Speech Therapy

Articulation or Phonological Disorder, How to Tell the Difference!

If you and others are having a difficulty time understanding what your child is saying and they are demonstrating speech sound errors, your child likely has an articulation or phonological disorder. Don’t let the long names or the word “disorder” intimidate you! These are simply referring to the intelligibility (or clarity) of your child’s speech and can be remediated by...

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Sensory Strategies for the Holidays

Holidays are a fun and exciting time of the year. Holidays can also be a stressful time of the year for both children and their parents. Children with deficits with sensory processing may have more difficulty with maintaining appropriate modulation which may lead to being overwhelmed and having more melt-downs. Keeping in mind the following strategies can help families get...

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All About Acronyms by: Sarah Cicconetti, MA, CCC-SLP

ASAP, YMCA, RSVP.  Acronyms are all around us, permeating our lives and activities. Sometimes we truncate words just for the heck of it, “kay” instead of “okay” or “app” instead of application.  Then there’s the world of healthcare and medicine, and suddenly everything is a jumbled mess of alphabet soup.  It’s hard to keep track of what all the acronyms...

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How to Encourage Your Child to Practice Their Speech and Language Skills at Home

Are you having trouble motivating your child to practice their speech and language skills at home? Your child’s speech therapist is likely assigning tasks to practice at home throughout the week to reinforce the skills they’re learning in therapy. Home practice can make a huge difference in their progress and usually means faster improvement. Speech therapy isn’t an easy fix...

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Therapy- Medical Model vs. Educational Model – Which Is Best For My Child?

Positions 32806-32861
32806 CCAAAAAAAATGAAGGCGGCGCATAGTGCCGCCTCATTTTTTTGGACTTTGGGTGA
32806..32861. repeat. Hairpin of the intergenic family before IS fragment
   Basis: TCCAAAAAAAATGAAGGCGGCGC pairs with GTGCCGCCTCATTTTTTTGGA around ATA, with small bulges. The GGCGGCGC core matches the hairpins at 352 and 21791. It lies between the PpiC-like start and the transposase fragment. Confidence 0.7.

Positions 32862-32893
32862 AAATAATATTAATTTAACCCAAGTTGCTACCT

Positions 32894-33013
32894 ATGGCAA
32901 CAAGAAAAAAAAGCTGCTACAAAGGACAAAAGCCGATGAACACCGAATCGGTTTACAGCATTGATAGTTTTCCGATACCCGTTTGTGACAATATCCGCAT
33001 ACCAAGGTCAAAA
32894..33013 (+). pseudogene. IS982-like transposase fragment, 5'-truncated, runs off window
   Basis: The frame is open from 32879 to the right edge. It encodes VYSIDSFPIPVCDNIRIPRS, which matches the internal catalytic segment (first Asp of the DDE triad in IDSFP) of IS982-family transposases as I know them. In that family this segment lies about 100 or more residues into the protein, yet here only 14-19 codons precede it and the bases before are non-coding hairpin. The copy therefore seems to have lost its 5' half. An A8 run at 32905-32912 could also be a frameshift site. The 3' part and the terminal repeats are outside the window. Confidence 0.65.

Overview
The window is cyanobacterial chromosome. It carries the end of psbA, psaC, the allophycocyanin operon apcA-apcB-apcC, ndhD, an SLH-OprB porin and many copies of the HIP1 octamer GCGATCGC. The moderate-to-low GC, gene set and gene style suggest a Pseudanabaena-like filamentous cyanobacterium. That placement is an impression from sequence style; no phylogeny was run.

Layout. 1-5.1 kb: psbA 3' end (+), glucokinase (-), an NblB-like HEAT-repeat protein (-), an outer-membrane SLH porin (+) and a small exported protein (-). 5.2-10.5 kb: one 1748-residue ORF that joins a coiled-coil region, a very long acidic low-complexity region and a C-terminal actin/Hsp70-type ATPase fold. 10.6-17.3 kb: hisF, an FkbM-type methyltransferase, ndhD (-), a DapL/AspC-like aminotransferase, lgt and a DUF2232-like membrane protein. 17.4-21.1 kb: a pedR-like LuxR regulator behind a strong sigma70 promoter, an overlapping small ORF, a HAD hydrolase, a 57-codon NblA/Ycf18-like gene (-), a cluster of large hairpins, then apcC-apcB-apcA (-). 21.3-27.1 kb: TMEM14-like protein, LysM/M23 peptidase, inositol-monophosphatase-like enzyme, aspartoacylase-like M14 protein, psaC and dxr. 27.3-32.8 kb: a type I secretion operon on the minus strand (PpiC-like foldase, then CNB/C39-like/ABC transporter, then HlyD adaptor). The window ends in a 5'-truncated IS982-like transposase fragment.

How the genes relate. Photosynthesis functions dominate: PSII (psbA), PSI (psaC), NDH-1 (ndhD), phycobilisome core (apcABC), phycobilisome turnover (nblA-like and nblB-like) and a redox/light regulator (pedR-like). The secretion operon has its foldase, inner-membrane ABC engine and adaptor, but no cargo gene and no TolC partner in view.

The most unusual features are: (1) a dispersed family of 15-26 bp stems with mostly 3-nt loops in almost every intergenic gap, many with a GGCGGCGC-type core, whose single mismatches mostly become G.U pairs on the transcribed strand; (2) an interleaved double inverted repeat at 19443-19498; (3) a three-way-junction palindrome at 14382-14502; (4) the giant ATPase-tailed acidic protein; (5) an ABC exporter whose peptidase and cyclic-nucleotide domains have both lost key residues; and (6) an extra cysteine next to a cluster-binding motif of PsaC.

Medical Model In the medical model, an occupational, physical, or speech therapist performs evaluations and treatments in a clinical setting after being referred by a doctor. These evaluations and treatments often mimic a child’s natural play environment.  Therapists look at the whole child, and their ability to function in all aspects of daily life. Goals are focused toward the...

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Stuttering – How Can I Help My Child?

When is it “appropriate” Many young children go through periods of times where their speech is “disfluent”, or bumpy-sounding.   These bumpy periods often occur during “language explosions” when children are rapidly learning new words and grammatical structures.  Your child’s disfluencies may be developmentally appropriate if he or she: ·        occasionally repeats the first sounds or word in a phrase (usually...

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Childhood Speech Disorders and Disability Benefits

If your child has a speech disorder, he or she might be able to qualify for financial aid. The Social Security Administration (SSA) offers disability benefits to people of all ages who are unable to work, or in your child’s case, participate in typical childhood activities due to a disability. Speech disorders alone will not qualify, but depending on the...

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Developmental Checklist

Is your child meeting their developmental milestones?